A Fundamental Technique With Myriad Applications

A fundamental technique with myriad applications

Roux is king in the kitchen.

Made from a cooked combination of flour and fat, this two-part harmony is an all-purpose thickener fundamental to velouté, béchamel and espagnole sauces and is critical for superb gumbo and gravy.

The length of time that you cook the roux determines its color, from blond to deep brown, and its flavor; a deeply browned roux, often used in Cajun and Creole cooking, has the aroma and flavor of toasted pecans. A lighter roux, by contrast, is cooked just enough to eliminate a raw flour taste in a finished dish, but has more thickening power than its darker brethren.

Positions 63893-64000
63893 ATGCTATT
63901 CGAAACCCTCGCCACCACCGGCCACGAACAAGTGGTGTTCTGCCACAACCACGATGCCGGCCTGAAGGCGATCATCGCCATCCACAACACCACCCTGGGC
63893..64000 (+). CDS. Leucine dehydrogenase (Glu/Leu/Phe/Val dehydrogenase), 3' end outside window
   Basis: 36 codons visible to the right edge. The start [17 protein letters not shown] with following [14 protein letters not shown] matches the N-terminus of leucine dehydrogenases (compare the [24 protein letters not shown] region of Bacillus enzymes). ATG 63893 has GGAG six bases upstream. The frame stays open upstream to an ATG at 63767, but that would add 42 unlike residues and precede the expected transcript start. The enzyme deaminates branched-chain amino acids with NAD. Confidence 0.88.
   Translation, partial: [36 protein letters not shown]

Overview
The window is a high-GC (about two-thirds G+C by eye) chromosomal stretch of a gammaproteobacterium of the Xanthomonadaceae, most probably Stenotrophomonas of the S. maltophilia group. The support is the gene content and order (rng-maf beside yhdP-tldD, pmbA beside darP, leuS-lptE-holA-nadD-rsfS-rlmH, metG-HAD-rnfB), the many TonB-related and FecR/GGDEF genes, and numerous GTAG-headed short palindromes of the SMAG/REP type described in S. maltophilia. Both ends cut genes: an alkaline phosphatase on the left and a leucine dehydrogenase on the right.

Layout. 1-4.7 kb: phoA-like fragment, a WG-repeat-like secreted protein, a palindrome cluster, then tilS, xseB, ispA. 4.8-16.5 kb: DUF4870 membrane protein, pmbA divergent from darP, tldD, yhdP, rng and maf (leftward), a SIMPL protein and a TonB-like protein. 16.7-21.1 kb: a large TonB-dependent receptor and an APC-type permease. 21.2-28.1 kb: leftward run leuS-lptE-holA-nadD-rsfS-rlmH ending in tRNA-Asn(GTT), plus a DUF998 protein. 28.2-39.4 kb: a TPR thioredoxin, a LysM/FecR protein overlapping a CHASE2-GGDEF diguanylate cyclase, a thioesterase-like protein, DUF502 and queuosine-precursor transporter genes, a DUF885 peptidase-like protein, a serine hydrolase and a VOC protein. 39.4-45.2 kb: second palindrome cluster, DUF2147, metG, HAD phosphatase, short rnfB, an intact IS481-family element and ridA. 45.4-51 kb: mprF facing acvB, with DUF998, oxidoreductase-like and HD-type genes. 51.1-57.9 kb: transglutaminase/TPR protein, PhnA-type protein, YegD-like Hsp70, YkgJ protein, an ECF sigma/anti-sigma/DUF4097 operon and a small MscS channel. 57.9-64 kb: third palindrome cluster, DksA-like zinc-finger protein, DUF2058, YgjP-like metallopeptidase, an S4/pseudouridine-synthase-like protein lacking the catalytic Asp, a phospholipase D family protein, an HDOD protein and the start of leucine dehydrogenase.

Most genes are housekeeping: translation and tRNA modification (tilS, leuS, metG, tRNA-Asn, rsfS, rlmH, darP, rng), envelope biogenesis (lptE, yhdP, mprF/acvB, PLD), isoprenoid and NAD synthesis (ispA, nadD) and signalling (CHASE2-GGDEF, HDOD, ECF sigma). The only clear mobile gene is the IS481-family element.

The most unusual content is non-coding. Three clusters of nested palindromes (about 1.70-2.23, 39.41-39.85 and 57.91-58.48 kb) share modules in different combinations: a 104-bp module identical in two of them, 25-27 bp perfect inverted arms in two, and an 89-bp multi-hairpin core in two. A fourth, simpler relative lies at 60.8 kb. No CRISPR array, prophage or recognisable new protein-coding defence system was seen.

Think of roux as a more flavorful alternative to cornstarch, and keep in mind the following ratio: a roux is made from one part fat to one part flour by weight. The fat used is often butter, but darker roux is usually made with vegetable or olive oil, which can withstand the longer cooking time without burning. Lard and beef fat can also be used.

And humble roux cuts across many cultures: It's used in macaroni and cheese, lasagna, chicken potpie, turkey gravy, chowder and jambalaya.

Sometimes it's good to be king.